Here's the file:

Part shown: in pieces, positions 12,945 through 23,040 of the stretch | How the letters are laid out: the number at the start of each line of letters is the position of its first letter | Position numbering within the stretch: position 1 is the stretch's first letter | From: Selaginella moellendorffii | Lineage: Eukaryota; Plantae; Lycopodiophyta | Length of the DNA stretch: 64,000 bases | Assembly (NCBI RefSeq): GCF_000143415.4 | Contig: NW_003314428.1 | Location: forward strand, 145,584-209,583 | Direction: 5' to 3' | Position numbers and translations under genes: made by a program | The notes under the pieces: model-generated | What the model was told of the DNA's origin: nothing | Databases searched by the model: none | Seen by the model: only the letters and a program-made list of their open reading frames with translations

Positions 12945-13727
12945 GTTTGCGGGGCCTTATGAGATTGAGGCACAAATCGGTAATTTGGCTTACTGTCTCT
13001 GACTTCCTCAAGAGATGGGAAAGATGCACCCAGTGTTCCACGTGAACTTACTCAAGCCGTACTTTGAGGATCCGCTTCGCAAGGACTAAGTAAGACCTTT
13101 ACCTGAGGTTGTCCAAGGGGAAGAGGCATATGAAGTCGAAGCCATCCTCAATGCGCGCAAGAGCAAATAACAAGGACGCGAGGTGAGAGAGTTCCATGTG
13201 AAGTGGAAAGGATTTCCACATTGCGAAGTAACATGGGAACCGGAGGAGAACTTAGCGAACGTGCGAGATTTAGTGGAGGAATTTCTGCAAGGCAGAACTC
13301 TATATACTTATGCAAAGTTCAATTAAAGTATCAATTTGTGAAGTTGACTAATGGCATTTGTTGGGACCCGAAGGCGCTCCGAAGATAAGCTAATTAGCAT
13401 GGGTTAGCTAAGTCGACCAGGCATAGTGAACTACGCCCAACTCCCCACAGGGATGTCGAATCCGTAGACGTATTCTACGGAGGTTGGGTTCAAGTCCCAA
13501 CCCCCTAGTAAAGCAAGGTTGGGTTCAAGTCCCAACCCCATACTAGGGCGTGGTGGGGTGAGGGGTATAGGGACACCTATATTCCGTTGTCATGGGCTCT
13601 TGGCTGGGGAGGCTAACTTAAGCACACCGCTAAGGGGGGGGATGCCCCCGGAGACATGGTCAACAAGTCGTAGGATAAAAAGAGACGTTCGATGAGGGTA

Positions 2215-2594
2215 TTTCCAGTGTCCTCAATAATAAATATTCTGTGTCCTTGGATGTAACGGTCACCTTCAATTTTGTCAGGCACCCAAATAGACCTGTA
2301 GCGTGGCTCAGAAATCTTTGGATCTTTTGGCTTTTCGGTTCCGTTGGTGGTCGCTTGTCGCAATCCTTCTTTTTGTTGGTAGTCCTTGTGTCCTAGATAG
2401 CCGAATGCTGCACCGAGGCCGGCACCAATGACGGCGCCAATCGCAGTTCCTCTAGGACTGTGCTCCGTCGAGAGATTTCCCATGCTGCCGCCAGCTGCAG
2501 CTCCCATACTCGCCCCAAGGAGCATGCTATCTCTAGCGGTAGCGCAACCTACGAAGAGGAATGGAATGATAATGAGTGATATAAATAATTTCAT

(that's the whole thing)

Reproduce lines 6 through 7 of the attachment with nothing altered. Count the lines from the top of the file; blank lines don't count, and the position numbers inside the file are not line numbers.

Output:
13201 AAGTGGAAAGGATTTCCACATTGCGAAGTAACATGGGAACCGGAGGAGAACTTAGCGAACGTGCGAGATTTAGTGGAGGAATTTCTGCAAGGCAGAACTC
13301 TATATACTTATGCAAAGTTCAATTAAAGTATCAATTTGTGAAGTTGACTAATGGCATTTGTTGGGACCCGAAGGCGCTCCGAAGATAAGCTAATTAGCAT